A member of the Royal Canadian Mounted police, currently suspended without pay, told a court this week that he enlisted his brother – a priest – to perform an exorcism on his ‘possessed’ 11-year-old son.
The boy’s dad and stepmother, both free on bail, are each charged with aggravated assault, forcible confinement, and failure to provide necessities of life. Neither can be named to protect the child’s identity.
The father, 44, is also charged with sexual assault causing bodily harm, and three counts of assault with a weapon (handcuffs, wooden stick, and a barbecue lighter). The stepmother, a 36-year-old federal government employee, is also charged with assault with a weapon (a wooden spoon).
In his testimony, the Mountie said:
I thought the devil’s inside him. I saw his eyes and heard his voice.
The chilling detail was revealed under questioning by lawyer Anne London Weinstein, who is defending the Mountie’s wife.
It’s not clear when the exorcism was performed, but it was sometime before September 2012, and before the Mountie allegedly started torturing and starving his son in their darkened Kanata basement.
The Mountie has admitted to burning his shackled, naked son with a BBQ lighter as a form of punishment for misbehaving and refusing to do homework.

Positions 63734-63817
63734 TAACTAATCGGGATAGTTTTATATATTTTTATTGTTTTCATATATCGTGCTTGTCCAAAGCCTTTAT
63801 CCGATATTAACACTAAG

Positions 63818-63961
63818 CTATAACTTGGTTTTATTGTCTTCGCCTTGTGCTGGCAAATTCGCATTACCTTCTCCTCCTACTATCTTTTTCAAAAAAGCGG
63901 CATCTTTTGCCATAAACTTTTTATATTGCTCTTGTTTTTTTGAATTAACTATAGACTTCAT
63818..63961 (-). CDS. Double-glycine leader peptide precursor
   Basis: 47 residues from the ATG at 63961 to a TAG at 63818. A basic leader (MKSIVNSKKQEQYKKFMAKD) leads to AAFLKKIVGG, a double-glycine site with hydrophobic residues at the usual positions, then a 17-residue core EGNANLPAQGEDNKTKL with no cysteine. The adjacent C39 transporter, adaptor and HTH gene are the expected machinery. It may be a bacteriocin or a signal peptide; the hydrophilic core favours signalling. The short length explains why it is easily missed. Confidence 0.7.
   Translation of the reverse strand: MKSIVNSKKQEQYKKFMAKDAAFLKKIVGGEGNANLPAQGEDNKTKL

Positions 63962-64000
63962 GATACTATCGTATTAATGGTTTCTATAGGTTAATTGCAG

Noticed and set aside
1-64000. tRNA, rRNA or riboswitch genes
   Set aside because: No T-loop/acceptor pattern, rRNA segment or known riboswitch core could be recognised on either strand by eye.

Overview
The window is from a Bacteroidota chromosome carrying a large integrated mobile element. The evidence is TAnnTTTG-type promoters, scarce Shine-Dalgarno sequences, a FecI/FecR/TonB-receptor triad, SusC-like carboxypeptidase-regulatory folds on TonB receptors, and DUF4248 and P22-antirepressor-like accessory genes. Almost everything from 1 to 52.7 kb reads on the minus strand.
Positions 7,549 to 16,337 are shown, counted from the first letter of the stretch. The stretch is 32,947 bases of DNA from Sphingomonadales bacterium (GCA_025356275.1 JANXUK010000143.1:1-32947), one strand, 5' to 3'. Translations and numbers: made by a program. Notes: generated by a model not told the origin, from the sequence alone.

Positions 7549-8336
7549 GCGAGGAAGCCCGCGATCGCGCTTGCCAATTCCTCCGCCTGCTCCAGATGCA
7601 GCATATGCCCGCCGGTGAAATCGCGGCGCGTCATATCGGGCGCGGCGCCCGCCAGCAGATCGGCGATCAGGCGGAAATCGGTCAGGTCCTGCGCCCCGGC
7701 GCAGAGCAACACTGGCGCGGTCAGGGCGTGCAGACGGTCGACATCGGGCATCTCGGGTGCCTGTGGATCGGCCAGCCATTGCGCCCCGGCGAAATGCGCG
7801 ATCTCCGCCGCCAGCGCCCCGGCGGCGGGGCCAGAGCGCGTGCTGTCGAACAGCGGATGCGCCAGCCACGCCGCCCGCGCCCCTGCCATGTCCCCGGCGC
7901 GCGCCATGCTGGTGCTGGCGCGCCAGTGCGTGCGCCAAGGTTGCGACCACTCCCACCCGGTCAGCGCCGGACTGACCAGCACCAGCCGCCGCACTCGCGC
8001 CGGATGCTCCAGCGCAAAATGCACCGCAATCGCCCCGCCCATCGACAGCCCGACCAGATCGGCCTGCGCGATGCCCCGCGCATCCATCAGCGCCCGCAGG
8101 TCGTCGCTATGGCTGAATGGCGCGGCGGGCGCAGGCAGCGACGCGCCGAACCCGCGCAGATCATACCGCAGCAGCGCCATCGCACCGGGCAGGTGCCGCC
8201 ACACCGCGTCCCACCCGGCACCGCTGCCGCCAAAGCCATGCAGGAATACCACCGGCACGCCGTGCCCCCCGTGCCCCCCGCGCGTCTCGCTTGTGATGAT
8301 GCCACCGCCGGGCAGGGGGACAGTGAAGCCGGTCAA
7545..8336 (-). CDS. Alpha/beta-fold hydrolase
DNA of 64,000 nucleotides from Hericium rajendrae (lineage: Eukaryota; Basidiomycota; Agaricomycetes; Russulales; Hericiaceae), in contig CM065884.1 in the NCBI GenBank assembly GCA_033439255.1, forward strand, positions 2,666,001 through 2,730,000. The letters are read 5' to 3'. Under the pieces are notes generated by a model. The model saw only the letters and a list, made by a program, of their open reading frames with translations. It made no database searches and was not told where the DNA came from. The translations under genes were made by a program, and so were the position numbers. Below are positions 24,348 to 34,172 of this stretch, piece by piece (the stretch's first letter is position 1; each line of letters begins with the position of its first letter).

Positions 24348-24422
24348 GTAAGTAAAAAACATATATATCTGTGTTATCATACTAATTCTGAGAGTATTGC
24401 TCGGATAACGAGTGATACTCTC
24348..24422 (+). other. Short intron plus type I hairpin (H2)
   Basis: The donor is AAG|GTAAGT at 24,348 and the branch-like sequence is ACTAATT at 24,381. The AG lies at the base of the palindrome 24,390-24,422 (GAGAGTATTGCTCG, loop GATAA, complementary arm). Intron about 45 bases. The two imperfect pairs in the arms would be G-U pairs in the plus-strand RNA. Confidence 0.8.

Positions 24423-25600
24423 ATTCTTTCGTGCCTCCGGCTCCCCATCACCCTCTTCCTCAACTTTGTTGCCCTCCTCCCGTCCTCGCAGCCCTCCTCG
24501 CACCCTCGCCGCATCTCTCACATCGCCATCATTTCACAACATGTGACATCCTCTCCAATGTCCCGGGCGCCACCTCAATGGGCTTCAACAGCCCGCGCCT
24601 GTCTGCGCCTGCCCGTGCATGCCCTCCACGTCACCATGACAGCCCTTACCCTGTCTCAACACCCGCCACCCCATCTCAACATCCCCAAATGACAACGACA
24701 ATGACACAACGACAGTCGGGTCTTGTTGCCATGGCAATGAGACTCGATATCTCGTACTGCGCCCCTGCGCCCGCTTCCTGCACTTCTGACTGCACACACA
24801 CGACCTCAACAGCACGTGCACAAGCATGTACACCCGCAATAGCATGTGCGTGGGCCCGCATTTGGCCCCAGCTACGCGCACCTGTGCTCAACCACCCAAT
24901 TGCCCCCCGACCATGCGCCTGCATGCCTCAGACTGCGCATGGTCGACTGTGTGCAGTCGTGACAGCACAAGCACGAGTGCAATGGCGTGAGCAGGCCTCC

The boy, now 14, told investigators he thinks the exorcism was performed in his home because he recalls his father and the priest using a crucifix from the kitchen wall.
The Mountie, who has presented himself as a victim, said he had run out of options to control his “out-of-control” son. He also rationed his food to the point that the boy weighed only 50 pounds on the day – February 12, 2013 – that he escaped his chains in search of water while his family was out shopping. Doctors, some of whom cried at the sight of his emaciated, tiny frame, said he almost starved to death.
He told court back then that he had memory problems due to his “professional habit”, and that he had trained his brain to flush away facts after so many years of hearing confession.
The prosecutor, at the time, reminded court that the case had nothing to do with confession and firmly established the boy had never exhibited any out-of-control behaviour in the priest’s presence. The reality, the prosecutor said, was that the abused boy’s father exaggerated his son’s behaviour to justify the boy’s torture.
The trial continues with the Mountie now under cross examination.
Hat tip: Trevor Blake